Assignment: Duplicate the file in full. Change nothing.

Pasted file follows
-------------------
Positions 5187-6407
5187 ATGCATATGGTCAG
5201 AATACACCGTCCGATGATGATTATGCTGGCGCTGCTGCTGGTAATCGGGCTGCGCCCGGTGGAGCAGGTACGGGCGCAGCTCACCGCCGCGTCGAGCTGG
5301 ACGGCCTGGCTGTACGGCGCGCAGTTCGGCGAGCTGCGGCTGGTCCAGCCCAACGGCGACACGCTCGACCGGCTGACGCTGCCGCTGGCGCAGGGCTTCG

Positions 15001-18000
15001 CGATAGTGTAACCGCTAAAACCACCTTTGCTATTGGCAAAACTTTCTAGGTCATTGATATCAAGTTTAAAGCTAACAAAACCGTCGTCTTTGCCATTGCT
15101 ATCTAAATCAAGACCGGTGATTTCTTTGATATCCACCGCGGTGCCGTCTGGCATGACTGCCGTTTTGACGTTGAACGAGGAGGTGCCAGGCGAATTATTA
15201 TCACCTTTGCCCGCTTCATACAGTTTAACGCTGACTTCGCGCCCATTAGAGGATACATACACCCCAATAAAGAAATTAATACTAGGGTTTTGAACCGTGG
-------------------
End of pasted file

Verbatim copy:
Positions 5187-6407
5187 ATGCATATGGTCAG
5201 AATACACCGTCCGATGATGATTATGCTGGCGCTGCTGCTGGTAATCGGGCTGCGCCCGGTGGAGCAGGTACGGGCGCAGCTCACCGCCGCGTCGAGCTGG
5301 ACGGCCTGGCTGTACGGCGCGCAGTTCGGCGAGCTGCGGCTGGTCCAGCCCAACGGCGACACGCTCGACCGGCTGACGCTGCCGCTGGCGCAGGGCTTCG

Positions 15001-18000
15001 CGATAGTGTAACCGCTAAAACCACCTTTGCTATTGGCAAAACTTTCTAGGTCATTGATATCAAGTTTAAAGCTAACAAAACCGTCGTCTTTGCCATTGCT
15101 ATCTAAATCAAGACCGGTGATTTCTTTGATATCCACCGCGGTGCCGTCTGGCATGACTGCCGTTTTGACGTTGAACGAGGAGGTGCCAGGCGAATTATTA
15201 TCACCTTTGCCCGCTTCATACAGTTTAACGCTGACTTCGCGCCCATTAGAGGATACATACACCCCAATAAAGAAATTAATACTAGGGTTTTGAACCGTGG